Such trends indicate the advantage that large organizations can derive from implementing a cohesive strategy across their sites of care.
“You’re really talking about leveraging the value of systemness,” said Christopher Kerns, vice president of executive insights with Advisory Board. “The hypothesis here is that those systemness structures that they put in place really did enable them to recover a bit faster than otherwise. It’s heartening to see in a lot of ways that the benefits of systemness are finally being realized, even if it’s been as the result of such a painful year.”
For the industry generally, volumes for surgeries and outpatient visits should be close to pre-COVID-19 levels by the end of Q2 2021. However, Gelbaugh said, certain factors could prevent a full recovery, including:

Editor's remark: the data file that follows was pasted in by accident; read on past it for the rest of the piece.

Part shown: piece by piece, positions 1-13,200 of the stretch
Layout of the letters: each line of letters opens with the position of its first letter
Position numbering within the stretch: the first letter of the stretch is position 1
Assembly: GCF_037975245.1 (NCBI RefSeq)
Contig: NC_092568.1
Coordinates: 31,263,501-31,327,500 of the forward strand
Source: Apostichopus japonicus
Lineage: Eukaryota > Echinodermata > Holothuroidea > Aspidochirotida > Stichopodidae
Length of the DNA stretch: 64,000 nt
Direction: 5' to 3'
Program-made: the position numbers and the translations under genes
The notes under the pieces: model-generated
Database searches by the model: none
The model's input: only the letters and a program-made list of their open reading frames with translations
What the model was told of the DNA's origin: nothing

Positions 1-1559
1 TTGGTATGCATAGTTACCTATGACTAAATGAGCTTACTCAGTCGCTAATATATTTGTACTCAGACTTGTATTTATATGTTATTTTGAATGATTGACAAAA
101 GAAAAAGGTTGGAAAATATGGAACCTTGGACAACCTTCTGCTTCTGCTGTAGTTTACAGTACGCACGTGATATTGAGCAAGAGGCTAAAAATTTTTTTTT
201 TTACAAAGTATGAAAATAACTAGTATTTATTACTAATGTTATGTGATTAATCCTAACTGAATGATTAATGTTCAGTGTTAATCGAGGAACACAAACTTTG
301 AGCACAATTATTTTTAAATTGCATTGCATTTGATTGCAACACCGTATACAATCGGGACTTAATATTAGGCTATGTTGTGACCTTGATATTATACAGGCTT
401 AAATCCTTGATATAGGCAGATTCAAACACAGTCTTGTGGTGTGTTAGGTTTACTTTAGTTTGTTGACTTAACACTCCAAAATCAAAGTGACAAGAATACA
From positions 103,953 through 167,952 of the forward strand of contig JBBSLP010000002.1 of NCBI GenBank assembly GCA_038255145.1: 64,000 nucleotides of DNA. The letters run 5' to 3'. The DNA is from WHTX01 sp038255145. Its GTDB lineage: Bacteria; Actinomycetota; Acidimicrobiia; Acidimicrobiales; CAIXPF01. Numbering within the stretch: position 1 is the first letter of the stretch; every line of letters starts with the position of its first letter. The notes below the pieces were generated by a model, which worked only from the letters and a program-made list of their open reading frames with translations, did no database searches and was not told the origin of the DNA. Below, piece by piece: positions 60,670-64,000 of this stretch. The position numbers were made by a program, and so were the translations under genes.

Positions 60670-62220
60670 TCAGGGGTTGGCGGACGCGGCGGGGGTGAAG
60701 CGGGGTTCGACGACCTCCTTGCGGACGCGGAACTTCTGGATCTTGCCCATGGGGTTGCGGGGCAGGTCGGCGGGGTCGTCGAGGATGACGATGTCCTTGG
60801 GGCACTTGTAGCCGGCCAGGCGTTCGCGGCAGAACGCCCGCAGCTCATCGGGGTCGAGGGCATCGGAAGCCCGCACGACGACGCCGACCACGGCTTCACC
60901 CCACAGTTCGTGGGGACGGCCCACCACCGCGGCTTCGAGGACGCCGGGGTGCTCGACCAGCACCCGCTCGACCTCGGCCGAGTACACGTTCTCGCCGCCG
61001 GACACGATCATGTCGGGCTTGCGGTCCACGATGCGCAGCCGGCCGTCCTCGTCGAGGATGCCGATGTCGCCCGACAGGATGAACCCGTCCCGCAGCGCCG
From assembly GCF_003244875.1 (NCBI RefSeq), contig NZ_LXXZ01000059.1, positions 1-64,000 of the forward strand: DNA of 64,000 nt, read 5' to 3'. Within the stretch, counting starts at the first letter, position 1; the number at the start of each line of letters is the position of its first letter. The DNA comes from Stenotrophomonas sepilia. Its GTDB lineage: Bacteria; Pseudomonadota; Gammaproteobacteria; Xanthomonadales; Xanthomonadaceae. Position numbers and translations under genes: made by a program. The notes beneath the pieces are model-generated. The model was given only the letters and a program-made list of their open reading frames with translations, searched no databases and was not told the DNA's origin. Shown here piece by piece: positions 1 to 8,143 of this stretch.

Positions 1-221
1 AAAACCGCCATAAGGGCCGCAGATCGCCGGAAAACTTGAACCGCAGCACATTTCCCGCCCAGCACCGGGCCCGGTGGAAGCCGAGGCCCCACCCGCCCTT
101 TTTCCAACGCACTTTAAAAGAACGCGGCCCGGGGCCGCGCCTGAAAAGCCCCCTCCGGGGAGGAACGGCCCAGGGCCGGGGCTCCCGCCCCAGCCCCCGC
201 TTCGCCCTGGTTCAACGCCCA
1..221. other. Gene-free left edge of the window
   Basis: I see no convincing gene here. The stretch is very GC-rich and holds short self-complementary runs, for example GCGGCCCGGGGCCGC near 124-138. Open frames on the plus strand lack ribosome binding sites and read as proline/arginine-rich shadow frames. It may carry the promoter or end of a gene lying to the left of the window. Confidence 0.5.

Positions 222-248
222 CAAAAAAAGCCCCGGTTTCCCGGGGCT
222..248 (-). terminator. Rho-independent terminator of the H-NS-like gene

- Sustained care avoidance
- Site-of-care shifts
- Case mix shifts
Inpatient admissions are projected to remain 5% to 10% below pre-pandemic volumes over at least the next couple of months, with continued reductions in emergency department volumes among the reasons.
Divergence also seen in financial trends
As with volumes, measures of financial recovery to date seem linked to organizational size, according to the Advisory Board survey. Of strategic planners with larger systems, for example, 42% said patient care revenue had returned to pre-pandemic levels. The shares were much smaller among respondents with smaller health systems (13%) and community hospitals (11%).
The gap among the size categories was narrower for operating margin: 32% of respondents with large systems said that metric had returned to normal, compared with 18% at smaller systems and 22% at community hospitals.